SAGE Journal Articles

Journal Article 1  Blanchard, K. H., Zigarmi, D., & Nelson, R. B. (1993). Situational Leadership® After 25 Years: A Retrospective. Journal of Leadership & Organizational Studies, 1(1), 21-36.

Abstract: The May 1994 American Society of Training and Development (ASTD) meeting will be the 25th anniversary of Situational Leadership. This article by one of the original developers of that model and two of his colleagues reviews work that led to the model's development, revisions that have since improved the model, and extensive research that has been conducted--much of it never before formally published--using the revised model and related instrumentation.

Journal Article 2  Smollan, R., & Parry, K. Follower perceptions of the emotional intelligence of change leaders: A qualitative study. Leadership, 7(4), 435-462.

Abstract: We present and explore a follower-centric model of how employees perceive the emotional intelligence (EI) of change leaders. Qualitative investigations of EI are rare and have not explored the field of organizational change leadership. Accordingly, we analyse qualitative data from a series of interviews set within the context of organizational change. We examine follower attributions about the abilities of their leaders to manage and express their own emotions and to respond appropriately to the followers’ emotions. The findings reveal that the ways in which leaders deal with emotion might be the key to followers sharing their own emotions with them. The impact of perceived leader EI on follower responses to change is also discussed. The complexity and ambivalence of our participants’ perceptions of the EI of their change leaders highlight the utility of a qualitative investigation.

Journal Article 3  Lynn, D. B. (2001). Succession Management Strategies in Public Sector Organizations: Building Leadership Capital. Review of Public Personnel Administration, 21(2), 114-132.

Abstract: This research reviews the development of succession management strategies in public service organizations. The results reinforce the direct link between organizational culture and leadership and the need for new human resource management initiatives to foster the systematic identification, recruitment, development, and selection of high-potential candidates to improve leadership growth in the public sector.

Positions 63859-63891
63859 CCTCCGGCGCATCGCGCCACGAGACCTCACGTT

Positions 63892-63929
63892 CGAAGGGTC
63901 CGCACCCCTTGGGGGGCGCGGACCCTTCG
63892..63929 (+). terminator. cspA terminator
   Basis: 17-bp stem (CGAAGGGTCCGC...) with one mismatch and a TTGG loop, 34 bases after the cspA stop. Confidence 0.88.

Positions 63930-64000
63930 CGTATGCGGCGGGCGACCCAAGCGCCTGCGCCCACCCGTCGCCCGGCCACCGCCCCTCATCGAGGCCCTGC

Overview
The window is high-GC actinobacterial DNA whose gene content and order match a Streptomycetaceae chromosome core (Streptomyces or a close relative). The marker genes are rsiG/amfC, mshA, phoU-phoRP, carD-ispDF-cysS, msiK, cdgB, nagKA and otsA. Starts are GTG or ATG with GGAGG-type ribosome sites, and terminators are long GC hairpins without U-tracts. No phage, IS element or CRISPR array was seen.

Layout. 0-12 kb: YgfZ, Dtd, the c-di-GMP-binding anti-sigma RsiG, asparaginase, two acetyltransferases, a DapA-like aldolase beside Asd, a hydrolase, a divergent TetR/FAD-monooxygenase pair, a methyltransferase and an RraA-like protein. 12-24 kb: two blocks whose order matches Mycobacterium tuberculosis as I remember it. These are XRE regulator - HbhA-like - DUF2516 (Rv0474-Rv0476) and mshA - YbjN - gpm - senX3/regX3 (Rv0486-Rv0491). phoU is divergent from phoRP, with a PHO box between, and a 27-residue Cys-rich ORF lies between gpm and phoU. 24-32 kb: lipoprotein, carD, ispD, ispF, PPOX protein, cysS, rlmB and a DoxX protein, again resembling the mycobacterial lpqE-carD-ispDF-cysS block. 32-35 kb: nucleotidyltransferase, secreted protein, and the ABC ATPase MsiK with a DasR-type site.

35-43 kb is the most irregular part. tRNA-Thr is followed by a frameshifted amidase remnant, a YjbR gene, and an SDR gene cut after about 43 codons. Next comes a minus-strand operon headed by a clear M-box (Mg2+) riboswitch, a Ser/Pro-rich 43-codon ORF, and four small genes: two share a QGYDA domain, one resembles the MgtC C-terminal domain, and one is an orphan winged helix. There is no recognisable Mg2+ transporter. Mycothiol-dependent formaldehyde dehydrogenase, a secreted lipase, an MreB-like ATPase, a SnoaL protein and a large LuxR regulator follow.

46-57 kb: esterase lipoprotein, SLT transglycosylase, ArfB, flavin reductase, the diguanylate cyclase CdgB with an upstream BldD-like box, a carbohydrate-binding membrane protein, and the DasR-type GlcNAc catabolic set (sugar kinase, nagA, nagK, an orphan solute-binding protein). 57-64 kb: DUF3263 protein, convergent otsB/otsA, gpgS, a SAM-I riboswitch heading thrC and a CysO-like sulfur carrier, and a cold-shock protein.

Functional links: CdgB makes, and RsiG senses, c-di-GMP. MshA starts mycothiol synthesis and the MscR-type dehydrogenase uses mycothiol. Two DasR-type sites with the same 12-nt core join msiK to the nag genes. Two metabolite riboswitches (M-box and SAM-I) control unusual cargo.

Journal Article 4  Wallace, M., & Tomlinson, M. (2010). Contextualizing Leader Dynamics: How Public Service Leaders Endeavour to Build Influence. Leadership, 6(1), 21-45.

Abstract: A generic conceptualization is developed of the evolutionary relationship between leader activity and context, informed by structuration theory. It is argued that theoretical development to date has underplayed the extent of leaders’ attempted--and more or less successful--manipulation of contextual factors, within structural parameters that bound their agency. A heuristic model of leaders’ interaction with their context is articulated. This links their degree of agency and its delimitation with the degree to which contextual factors can be manipulated to extend leaders’ platform for future influence. Findings from qualitative research on the perceptions of ‘top’ organization leaders in the English public services illustrate the application of the model. Indicative factors are perceived to be variably manipulable. The experience of one successful secondary school headteacher portrays how the context–leader dynamic operates cumulatively and recursively. The conclusion considers the implications of this conceptualization for theorizing, research, and policy for improving leadership practice.

Journal Article 5  Denis, J-L., Langley, A., & Rouleau, L. (2010). The Practice of Leadership in the Messy World of Organizations. Leadership, 6(1), 67-88.

Abstract: This article examines the practice of leadership in organizations characterized by ambiguous authority relationships. Drawing on three empirical case studies illustrative of a long-term research program on change in health care organizations, we examine leadership as a practical activity focusing particularly on its dynamic, collective, situated, and dialectical nature. We invite researchers on leadership to look carefully at the embeddedness of leadership roles in context and at the type and consequences of practices that leaders develop in such contexts. Implications of these ideas for further research and for would-be leaders are discussed.